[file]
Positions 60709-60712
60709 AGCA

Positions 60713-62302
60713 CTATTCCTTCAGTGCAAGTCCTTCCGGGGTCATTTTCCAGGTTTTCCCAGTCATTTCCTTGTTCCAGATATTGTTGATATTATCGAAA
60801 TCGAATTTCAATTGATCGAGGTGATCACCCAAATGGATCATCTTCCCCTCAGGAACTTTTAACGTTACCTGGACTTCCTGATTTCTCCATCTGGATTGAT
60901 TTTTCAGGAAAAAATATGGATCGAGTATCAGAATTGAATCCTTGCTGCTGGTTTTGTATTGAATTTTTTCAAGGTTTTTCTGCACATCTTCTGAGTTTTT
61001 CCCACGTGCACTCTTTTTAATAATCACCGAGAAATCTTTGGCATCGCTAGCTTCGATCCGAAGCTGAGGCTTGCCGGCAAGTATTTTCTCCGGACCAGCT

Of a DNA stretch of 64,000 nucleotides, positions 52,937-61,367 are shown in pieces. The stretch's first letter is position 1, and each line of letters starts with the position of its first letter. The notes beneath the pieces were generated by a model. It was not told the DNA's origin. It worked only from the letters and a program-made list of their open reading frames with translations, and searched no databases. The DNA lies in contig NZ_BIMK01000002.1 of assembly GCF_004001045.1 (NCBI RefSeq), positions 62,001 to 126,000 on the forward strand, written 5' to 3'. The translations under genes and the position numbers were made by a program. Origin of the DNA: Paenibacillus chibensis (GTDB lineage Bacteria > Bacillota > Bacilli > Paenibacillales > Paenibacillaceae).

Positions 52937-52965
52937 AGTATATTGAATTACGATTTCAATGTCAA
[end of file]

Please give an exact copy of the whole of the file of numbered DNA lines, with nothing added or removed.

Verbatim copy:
Positions 60709-60712
60709 AGCA

Positions 60713-62302
60713 CTATTCCTTCAGTGCAAGTCCTTCCGGGGTCATTTTCCAGGTTTTCCCAGTCATTTCCTTGTTCCAGATATTGTTGATATTATCGAAA
60801 TCGAATTTCAATTGATCGAGGTGATCACCCAAATGGATCATCTTCCCCTCAGGAACTTTTAACGTTACCTGGACTTCCTGATTTCTCCATCTGGATTGAT
60901 TTTTCAGGAAAAAATATGGATCGAGTATCAGAATTGAATCCTTGCTGCTGGTTTTGTATTGAATTTTTTCAAGGTTTTTCTGCACATCTTCTGAGTTTTT
61001 CCCACGTGCACTCTTTTTAATAATCACCGAGAAATCTTTGGCATCGCTAGCTTCGATCCGAAGCTGAGGCTTGCCGGCAAGTATTTTCTCCGGACCAGCT

Of a DNA stretch of 64,000 nucleotides, positions 52,937-61,367 are shown in pieces. The stretch's first letter is position 1, and each line of letters starts with the position of its first letter. The notes beneath the pieces were generated by a model. It was not told the DNA's origin. It worked only from the letters and a program-made list of their open reading frames with translations, and searched no databases. The DNA lies in contig NZ_BIMK01000002.1 of assembly GCF_004001045.1 (NCBI RefSeq), positions 62,001 to 126,000 on the forward strand, written 5' to 3'. The translations under genes and the position numbers were made by a program. Origin of the DNA: Paenibacillus chibensis (GTDB lineage Bacteria > Bacillota > Bacilli > Paenibacillales > Paenibacillaceae).

Positions 52937-52965
52937 AGTATATTGAATTACGATTTCAATGTCAA